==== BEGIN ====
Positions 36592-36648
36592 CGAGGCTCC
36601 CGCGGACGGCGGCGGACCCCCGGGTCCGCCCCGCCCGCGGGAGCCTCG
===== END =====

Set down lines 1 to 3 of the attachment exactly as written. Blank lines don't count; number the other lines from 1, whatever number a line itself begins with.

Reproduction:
Positions 36592-36648
36592 CGAGGCTCC
36601 CGCGGACGGCGGCGGACCCCCGGGTCCGCCCCGCCCGCGGGAGCCTCG